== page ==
There were beginnings, there were endings, beginnings, endings, and it was all rather more monotonous than dramatic, for drama, when relentless, merely numbs.
In short, shipwreck, the end of rocking and tossing, of nearly drowning, of nearly perishing from thirst, of clinging to the oar, of sleeping drenched in the ruined sail, of tumbling like the plaything of an angry feline god – shipwreck became salvation.

He had lain on that foreign sand for some years before waking, before clearing his eyes, before seeing that the broken silhouette on the beach, half sunken in the surf, was not a rock, but his boat.

Where had he come from? He could hardly remember, the way one barely remembers a broken bone. But he was here, and his two hands clutched full fists of white sand and the sand sifted through his fingers and there was always more.

And the shipwrecked man began to laugh, and he laughed, and he laughed, full to overflowing with joy.

I am here, he said. It is finished.

Thursday, August 3, 2017

Colorless Tsukuru Tazaki, and His Years of Pilgrimage

Colorless Tsukuru Tazaki, and His Years of Pilgrimage, by Haruki Murakami.


There you have it. A one word review. What else can one say?

It is the novel that every novelist wishes he himself had written.

Oh, one more thing. When a writer knows his own characters so well that he can describe the dreams they have at night and cause the reader to believe that these were in fact the dreams dreamed by that character - well, then, you know you have seen a work of uncommon talent.

Hear and See

The clear eye encounters no secrets. All things are in plain sight. It is the heart that is clever at obscuration, for it would save its host from pain. But the ear that is tuned to perfect pitch will not tolerate the instrument that is off key. It knows middle C and cannot abide the flat.

Wednesday, August 2, 2017

A Rumination on a Rumination

"...the pain he was feeling now was different. All he felt was sorrow, as if he'd been abandoned at the bottom of a deep, dark pit. That's all it was -- sorrow."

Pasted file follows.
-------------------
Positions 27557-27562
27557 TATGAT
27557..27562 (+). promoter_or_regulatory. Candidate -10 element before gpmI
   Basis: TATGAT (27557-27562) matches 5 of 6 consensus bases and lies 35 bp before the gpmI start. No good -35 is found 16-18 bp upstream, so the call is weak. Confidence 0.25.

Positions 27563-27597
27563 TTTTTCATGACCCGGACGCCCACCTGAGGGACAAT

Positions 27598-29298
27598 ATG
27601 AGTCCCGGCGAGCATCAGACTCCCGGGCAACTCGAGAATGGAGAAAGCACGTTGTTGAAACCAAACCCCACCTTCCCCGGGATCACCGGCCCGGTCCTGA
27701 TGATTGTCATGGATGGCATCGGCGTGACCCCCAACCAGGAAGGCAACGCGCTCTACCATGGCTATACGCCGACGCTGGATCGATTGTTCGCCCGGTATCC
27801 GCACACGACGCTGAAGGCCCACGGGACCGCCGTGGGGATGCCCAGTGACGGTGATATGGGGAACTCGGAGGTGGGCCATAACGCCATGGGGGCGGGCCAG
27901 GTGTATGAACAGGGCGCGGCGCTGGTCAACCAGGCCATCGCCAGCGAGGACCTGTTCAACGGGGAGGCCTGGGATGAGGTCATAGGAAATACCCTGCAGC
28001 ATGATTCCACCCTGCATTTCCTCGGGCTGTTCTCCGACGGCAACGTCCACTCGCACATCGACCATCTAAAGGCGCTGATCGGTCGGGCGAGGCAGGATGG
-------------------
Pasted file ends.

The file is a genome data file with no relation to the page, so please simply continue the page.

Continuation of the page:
Colorless Tsukuru Tazaki is such a perfectly relentless, melancholy rumination over self-doubt, the fragility of identity, the seeming durability of moments which nonetheless teeter on the edge of extinction, that the reader finds himself swallowed up in an irrepresible, dusky sea, doing well to keep his lips above water level in order to suck in the uncertain air. One feels the thinness of life in his bones, strives automatically for the next breath, acknowledges the chance that he may breath in saltwater. He persists, he endures, he hopes and regrets. And he visits, revisits, the changing landscape of his own life memories, looking at each once again, tilting it sideways, holding it to a new, another light. Did we truly love as I seem to remember; and, if so, what became of what had seemed unassailable? How had all this happened, at what point were mutual moments, words, hopes and dreams parted, and by what blade? Was it I, really I, who had wielded the blade that pierced my own heart? And now where had she gone, where had he gone, whose hand had lain so naturally, yet so very impermanently in mine? What happened to us, the depot through which the train of the world had once passed on its predictable, unwavering way? Memory kneels before the court of time and faces an objective, implacable judge whose gavel eternally knocks at the door of time.